Motivating implications of the axiom of choice?

What are some motivating consequences of the axiom of choice (or its omission)? I know that weak forms of choice are sometimes required for interesting results like Banach-Tarski; what are some important consequences of a strong formulation of the axiom of choice?

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Each of the following is equivalent to the Axiom of Choice:

  • Every vector space (over any field) has a basis.

  • Every surjection has a right inverse.

  • Zorn’s Lemma.

The first is extremely important and useful. The third is used all the time, especially in algebra, also very important and useful.

You could write an entire book on important consequences (and equivalents) of the Axiom of Choice.

Unfortunately, any publisher worth his salt would reject it, since both have already been written:

  1. Rubin, Herman; Rubin, Jean E.
    Equivalents of the axiom of choice. North-Holland Publishing Co., Amsterdam 1963 xxiii+134 pp.

  2. Rubin, Herman; Rubin, Jean E.
    Equivalents of the axiom of choice. II.
    Studies in Logic and the Foundations of Mathematics, 116. North-Holland Publishing Co., Amsterdam, 1985. xxviii+322 pp. ISBN: 0-444-87708-8

  3. Howard, Paul; Rubin, Jean E.
    Consequences of the axiom of choice. Mathematical Surveys and Monographs, 59. American Mathematical Society, Providence, RI, 1998. viii+432 pp. ISBN: 0-8218-0977-6

These books are probably not the best place to start, though; the first book is okay, listing some of the most important equivalents as they were known before Cohen’s work, but at least the last is pretty difficult to slough through.

If you want a good introduction to the Axiom of Choice and some idea of its uses, Horst Herrlich’s Axiom of Choice, Lecture Notes in Mathematics v. 1876, Springer-Verlag (2006) ISBN: 3-540-30989-6 is pretty good, discussing some of the bad things that happen if you don’t have AC, some of the bad things that happen if you do have AC, and some alternative axioms that contradict AC but lead to very nice theorems.

Axiom of Choice $\iff$ A non-empty product of non-empty sets is non-empty.

The Axiom of choice is required to prove for example that every ring has a maximal ideal (or a minimal prime), or the existence of an algebraic closure.

There Lebesgue measure is non-trivial – there are non-measurable sets in $\mathbb{R}$.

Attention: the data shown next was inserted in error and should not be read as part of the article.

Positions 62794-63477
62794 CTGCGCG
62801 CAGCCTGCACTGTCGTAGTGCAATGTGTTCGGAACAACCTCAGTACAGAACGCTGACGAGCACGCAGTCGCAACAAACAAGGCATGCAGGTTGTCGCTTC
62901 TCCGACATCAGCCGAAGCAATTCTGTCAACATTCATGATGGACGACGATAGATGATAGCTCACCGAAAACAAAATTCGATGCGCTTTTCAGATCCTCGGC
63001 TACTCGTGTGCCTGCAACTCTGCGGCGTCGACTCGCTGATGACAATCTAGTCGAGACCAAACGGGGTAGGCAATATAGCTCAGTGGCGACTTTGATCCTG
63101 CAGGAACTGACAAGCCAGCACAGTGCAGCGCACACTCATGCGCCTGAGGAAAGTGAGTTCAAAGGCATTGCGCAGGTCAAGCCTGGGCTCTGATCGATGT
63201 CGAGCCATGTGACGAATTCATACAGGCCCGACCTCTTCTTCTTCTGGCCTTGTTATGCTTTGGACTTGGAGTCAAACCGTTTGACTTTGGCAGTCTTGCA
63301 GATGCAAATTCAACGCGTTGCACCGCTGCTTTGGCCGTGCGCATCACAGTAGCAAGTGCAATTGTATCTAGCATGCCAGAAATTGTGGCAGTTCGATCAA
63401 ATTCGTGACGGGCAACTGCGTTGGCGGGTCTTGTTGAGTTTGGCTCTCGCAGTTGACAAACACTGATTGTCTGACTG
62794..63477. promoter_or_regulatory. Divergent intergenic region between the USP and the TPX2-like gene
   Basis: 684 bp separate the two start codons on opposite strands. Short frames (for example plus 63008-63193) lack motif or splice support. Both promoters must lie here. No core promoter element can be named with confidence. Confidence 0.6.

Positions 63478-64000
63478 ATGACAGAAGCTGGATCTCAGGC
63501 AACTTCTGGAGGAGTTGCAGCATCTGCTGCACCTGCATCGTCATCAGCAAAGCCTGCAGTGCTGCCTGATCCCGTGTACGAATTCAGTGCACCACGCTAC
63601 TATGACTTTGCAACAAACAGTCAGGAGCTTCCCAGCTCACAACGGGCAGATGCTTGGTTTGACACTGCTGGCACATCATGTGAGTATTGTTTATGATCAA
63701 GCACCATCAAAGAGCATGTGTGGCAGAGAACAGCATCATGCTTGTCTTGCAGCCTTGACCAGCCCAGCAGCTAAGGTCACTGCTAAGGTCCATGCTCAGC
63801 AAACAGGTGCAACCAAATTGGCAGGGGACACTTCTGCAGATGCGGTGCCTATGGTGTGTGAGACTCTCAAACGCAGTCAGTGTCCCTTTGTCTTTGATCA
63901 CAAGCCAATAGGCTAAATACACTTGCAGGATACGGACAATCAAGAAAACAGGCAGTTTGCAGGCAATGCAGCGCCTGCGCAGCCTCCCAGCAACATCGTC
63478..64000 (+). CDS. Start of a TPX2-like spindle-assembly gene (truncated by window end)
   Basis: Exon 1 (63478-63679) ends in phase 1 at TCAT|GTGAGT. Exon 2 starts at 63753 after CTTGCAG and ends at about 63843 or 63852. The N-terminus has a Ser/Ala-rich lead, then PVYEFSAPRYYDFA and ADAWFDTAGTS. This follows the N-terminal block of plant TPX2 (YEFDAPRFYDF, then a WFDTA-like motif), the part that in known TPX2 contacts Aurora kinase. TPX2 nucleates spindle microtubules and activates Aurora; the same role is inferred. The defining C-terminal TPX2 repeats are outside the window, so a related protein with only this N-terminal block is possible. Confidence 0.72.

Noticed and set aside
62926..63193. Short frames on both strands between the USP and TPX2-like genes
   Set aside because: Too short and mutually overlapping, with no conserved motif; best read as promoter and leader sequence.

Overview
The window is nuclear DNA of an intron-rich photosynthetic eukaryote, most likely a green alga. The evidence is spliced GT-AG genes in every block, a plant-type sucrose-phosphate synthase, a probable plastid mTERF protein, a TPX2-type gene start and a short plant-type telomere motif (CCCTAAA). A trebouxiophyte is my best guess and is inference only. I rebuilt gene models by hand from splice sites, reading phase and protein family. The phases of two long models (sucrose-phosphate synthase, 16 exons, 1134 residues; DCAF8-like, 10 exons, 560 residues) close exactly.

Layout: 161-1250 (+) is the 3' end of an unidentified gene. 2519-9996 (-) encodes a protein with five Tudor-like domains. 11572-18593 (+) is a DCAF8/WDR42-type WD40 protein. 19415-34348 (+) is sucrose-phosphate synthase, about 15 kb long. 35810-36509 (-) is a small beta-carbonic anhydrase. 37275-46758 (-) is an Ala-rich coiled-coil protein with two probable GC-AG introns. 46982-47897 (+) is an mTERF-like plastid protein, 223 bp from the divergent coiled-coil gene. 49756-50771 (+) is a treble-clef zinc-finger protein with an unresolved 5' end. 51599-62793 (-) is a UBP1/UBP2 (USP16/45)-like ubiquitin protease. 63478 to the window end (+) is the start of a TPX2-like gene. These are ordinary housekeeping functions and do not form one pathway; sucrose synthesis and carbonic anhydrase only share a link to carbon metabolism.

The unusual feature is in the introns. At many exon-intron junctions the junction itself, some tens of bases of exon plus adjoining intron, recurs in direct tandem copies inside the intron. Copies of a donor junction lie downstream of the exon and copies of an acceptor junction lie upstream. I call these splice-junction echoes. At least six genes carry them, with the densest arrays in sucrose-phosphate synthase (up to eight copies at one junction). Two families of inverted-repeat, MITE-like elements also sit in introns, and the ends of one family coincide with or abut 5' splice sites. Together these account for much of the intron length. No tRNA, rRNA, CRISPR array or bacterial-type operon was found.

The Hahn-Banach theorem and Tychonoff’s theorem are two major ways in which the axiom of choice gets used in analysis (I am echoing other answers here because these are really important). In addition to Zorn’s lemma, the third “classic” theorem known to be equivalent to AC is the well-ordering theorem.

Here’s a somewhat surprising one I was recently made aware of: you cannot prove that a countable union of countable sets is countable without some form of countable choice. The problem is that in order for any of the standard proofs to go through, you need to choose, for each countable set in the union, a bijection of it with $\mathbb{N}$, and there is no way to do this canonically in general. (Fortunately, for most countable sets we encounter in practice we can define explicit bijections, so there’s usually no problem.)

A weak form of choice, the Boolean prime ideal theorem (or equivalently the ultrafilter lemma), also has many useful consequences. For example, it is equivalent (I think) to Tychonoff’s theorem for compact Hausdorff spaces. It is equivalent to Gödel’s completeness theorem, as well as to the compactness theorem. It allows you to construct ultraproducts, which has a whole genre of uses such as, for example, defining nonstandard models of $\mathbb{R}$ or more exotic things. Terence Tao has written several good blog posts, including this one, on these and related subjects.

You might be interested in browsing for more consequences of AC. There are really quite a lot.

I think that one of the most important implications of the axiom of choice is actually the equivalence of continuity between the Cauchy definition of $\epsilon$-$\delta$ and the Heine definition using sequences.

A consequence that motivates me is: If $I$ is some non-empty class and $X_i$ is a non-empty class $i\in I$, then $$\prod_{i\in I}X_i\ne\emptyset$$


An other consequence that motivates me is: If $I$ is some non-empty set and $X_i$ is a compact topological space $i\in I$, then $\prod_{i\in I}X_i\ne\emptyset$ is compact.

Of course these are known equivalences of the Axiom of choice.

To construct left- and right inverses of functions where the domain is not well-ordered we need the axiom of choice. Also, we can always get a well-ordering (this is equivalent to the axiom of choice) so that way we also could obtain this result (then you take for the many inverses the smallest one).

Also, it is important in functional analysis, for example Hahn-Banach depends on it. The axiom of choice implies Hahn-Banach but not the other way around.

Adding a 2nd answer in order to keep things to one example per answer.

There was some time ago a question on MO about whether Arzelà-Ascoli requires choice, and the answer turns out to be that it indeed does require choice – though not the full strength of AC.